Grumpy: Go running Python
Grumpy is a Python to Go source code transcompiler and runtime that is intended to be a near drop in replacement for CPython 2.7. The key difference is that it compiles Python source code to Go source code which is then compiled to native code, rather than to bytecode. This means that Grumpy has no VM. The compiled Go source code is a series of calls to the Grumpy runtime, a Go library serving a similar purpose to the Python C API (although the C API is not directly supported).
Things that will probably never be supported by Grumpy
compile: These dynamic features of CPython are not supported by Grumpy because Grumpy modules consist of statically compiled Go code. Supporting dynamic execution would require bundling Grumpy programs with the compilation toolchain which would be unwieldy and impractically slow.
C extension modules: Grumpy has a different API and object layout than CPython and so supporting C extensions would be difficult. In principle it's possible to support them via an API bridge layer like the one that JyNI provides for Jython but it would be hard to maintain and would add significant overhead when calling into and out of extension modules.
Things that Grumpy will support but doesn't yet
There are three basic categories of incomplete functionality:
Language features: Most language features are implemented with the notable exception of decorators. There are also a handful of operators that aren't yet supported.
Builtin functions and types: There are a number of missing functions and types in
__builtins__that have not been implemented. There are also a lot of methods on builtin types that are missing.
Standard library: The Python standard library is very large and much of it is pure Python, so as the language features and builtins get filled out, many modules will just work. But there are also a number of libraries in CPython that are C extension modules that need to be rewritten. This includes
To see the status of a particular feature or standard library module, click here.
Running Grumpy Programs
Method 1: grumprun:
The simplest way to execute a Grumpy program is to use
make run, which wraps a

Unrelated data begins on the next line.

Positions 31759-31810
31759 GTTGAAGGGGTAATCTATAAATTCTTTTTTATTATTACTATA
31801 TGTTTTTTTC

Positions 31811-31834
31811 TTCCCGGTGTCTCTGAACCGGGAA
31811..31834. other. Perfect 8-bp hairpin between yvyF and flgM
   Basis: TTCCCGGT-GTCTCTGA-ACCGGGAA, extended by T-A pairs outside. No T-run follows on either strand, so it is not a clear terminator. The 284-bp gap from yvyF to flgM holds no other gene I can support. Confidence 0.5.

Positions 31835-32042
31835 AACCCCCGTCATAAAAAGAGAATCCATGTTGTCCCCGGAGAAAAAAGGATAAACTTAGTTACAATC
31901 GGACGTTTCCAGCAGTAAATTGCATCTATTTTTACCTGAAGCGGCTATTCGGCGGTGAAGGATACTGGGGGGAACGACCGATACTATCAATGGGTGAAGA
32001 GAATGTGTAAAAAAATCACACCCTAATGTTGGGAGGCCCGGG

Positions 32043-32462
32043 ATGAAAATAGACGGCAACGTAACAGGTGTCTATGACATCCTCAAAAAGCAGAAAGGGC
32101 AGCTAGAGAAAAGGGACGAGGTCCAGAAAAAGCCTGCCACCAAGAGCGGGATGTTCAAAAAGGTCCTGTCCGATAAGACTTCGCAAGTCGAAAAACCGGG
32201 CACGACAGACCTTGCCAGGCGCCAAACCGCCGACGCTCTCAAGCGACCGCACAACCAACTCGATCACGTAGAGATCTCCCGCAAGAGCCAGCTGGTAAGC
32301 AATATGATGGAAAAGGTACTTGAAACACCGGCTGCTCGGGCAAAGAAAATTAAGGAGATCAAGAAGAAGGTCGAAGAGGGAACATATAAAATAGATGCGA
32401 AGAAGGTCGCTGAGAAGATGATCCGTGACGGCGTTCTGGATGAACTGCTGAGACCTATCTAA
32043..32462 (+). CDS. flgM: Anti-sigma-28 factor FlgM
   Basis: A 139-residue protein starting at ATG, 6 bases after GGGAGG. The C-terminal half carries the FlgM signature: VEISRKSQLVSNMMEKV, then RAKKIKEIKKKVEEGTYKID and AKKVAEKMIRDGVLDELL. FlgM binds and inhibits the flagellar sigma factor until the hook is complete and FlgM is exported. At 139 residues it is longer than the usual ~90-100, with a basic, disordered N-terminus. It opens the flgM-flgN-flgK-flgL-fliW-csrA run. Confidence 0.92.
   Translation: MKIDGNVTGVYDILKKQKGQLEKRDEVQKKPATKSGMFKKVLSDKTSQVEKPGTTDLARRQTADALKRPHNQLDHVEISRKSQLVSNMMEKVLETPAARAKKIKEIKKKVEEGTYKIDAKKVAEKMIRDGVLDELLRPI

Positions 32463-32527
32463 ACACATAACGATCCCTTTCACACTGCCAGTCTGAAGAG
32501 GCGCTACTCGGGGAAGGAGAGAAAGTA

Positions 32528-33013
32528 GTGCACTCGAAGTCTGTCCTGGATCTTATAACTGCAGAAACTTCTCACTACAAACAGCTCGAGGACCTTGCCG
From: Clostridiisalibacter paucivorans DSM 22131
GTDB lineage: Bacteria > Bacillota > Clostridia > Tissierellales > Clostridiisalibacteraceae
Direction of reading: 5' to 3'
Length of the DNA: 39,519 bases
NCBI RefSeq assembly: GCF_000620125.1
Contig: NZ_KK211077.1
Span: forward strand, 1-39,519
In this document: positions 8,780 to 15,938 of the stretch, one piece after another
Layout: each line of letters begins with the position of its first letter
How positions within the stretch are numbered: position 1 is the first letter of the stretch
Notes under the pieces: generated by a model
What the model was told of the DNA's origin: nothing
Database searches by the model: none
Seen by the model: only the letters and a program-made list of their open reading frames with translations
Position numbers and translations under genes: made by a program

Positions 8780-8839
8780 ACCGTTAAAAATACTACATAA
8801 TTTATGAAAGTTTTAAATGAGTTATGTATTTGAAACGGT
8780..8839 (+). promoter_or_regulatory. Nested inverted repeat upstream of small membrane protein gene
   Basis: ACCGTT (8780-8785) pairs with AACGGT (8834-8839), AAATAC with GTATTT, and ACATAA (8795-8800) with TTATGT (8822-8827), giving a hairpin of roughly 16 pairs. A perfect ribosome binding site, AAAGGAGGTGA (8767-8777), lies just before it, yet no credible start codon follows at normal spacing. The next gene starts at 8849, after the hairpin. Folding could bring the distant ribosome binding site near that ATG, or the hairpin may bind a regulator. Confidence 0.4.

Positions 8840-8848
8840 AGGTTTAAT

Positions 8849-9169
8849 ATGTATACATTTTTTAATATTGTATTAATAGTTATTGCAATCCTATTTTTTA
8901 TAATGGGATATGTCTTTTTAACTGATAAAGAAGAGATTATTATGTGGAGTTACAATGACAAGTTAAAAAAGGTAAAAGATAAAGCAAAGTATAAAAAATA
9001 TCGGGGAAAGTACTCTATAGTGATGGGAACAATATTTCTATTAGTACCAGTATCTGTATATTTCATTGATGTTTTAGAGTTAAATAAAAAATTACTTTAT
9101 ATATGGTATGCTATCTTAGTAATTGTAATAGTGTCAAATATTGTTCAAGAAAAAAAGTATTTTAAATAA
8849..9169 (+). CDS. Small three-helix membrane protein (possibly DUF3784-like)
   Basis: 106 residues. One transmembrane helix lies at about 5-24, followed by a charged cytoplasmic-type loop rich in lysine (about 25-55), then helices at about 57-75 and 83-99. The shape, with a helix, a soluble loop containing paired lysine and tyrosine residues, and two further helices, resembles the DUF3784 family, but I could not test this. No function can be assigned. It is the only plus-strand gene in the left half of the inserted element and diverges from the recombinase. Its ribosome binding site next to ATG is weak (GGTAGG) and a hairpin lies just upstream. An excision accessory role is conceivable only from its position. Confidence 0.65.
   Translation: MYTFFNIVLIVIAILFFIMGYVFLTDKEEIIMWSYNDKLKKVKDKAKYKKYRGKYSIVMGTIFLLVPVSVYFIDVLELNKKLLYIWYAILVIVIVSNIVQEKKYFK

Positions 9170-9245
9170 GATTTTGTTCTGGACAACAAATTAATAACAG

shell script called grumprun that takes Python code on stdin and builds and runs
the code under Grumpy. All of the commands below are assumed to be run from the
root directory of the Grumpy source code distribution:
echo "print 'hello, world'" | make run
Method 2: grumpc:
For more complicated programs you'll want to compile your Python source code to
Go using grumpc (the Grumpy compiler) and then build the Go code using
build. First, write a simple .py script:
echo 'print "hello, world"' > hello.py
Next, build the toolchain and export some environment variables that make the toolchain work:
make export GOPATH=$PWD/build export PYTHONPATH=$PWD/build/lib/python2.7/site-packages
Finally, compile the Python script and build a binary from it:
build/bin/grumpc hello.py > hello.go go build -o hello hello.go
Now execute the
./hello binary to your heart's content.
There are three main components and depending on what kind of feature you're writing, you may need to change one or more of these.
Grumpy converts Python programs into Go programs and grumpc is the tool
responsible for parsing Python code and generating Go code from it. grumpc is
written in Python and uses the
ast module to accomplish parsing.
The grumpc script itself lives at tools/grumpc. It is supported by a number of Python modules in the compiler subdir.
The Go code generated by grumpc performs operations on data structures that
represent Python objects in running Grumpy programs. These data structures and
operations are defined in the
grumpy Go library (source is in the runtime
subdir of the source distribution). This runtime is analogous to the Python C
API and many of the structures and operations defined by
counterparts in CPython.
Grumpy Standard Library
Much of the Python standard library is written in Python and so it "just works" in Grumpy. These parts of the standard library are copied from CPython 2.7 (possibly with light modifications). For licensing reasons, these files are kept in the third_party/stdlib subdir.
The parts of the standard library that cannot be written in pure Python, e.g. file and directory operations, are kept in the lib subdir. In CPython these kinds of modules are written as C extensions. In Grumpy they are written in Python but they use native Go extensions to access facilities not otherwise available in Python.
Source Code Overview
compiler: Python package implementating Python -> Go transcompilation logic.
lib: Grumpy-specific Python standard library implementation.
runtime: Go source code for the Grumpy runtime library.
third_party/stdlib: Pure Python standard libraries copied from CPython.
tools: Transcompilation and utility binaries.
Questions? Comments? Drop us a line at firstname.lastname@example.org.